Heroin, and all opiates, have a chemical structure similar to endorphins, a class of chemicals present in the brain. Endorphins are naturally manufactured in the brain to provide relief when the body experiences pain or stress.
Endorphins flood the synapses (the gaps between neurons) in the brain. They usually inhibit neurons from firing, and produce relief from pain and even euphoria. Endorphin levels go up when a person exercises, goes into labor, or has a high level of stress.
When someone takes morphine or heroin, the morphine molecule binds to the endorphin-receptor sites on the neurons, and mimics the function of natural endorphins. However, the user can control how much of the false "endorphin" her or she receives. Humans are pleasure-seeking organisms, so the motivation to self-administer such a drug is overpowering. Over time, the person cannot do without the drug – he’s addicted.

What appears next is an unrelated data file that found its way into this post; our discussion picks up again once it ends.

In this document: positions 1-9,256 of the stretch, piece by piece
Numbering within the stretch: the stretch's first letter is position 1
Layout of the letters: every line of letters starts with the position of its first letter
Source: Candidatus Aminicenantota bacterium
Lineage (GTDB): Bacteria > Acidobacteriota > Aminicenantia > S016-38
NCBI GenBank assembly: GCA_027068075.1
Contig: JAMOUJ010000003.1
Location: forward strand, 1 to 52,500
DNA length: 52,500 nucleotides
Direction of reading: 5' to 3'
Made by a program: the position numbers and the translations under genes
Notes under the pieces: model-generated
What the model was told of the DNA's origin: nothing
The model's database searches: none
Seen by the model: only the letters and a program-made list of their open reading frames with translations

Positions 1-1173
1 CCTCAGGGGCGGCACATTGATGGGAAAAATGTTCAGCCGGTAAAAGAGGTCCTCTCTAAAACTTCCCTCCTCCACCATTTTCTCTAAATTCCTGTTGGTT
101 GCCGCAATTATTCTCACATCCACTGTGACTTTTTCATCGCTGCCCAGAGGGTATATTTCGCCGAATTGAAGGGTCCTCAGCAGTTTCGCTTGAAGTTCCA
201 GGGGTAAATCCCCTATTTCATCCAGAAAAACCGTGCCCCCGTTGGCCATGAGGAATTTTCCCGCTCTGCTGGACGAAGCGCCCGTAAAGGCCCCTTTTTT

When someone takes heroin, he or she feels a sudden rush of pleasure that lasts for a minute or two, while the heroin bathes the brain. Soon the heroin is distributed by the bloodstream and changed into a more useable form of morphine. After the rush, the high lasts for four or five hours and is caused by the morphine diffusing from the bloodstream into the brain. It is described as a warm, drowsy, cozy state. Addicts report a profound sense of satisfaction, mild dizziness, and a sense of 'distancing' or apathy toward whatever is going on in the environment.
After a period of use, many addicts no longer experience the euphoria. They use heroin only for relief of painful withdrawal symptoms.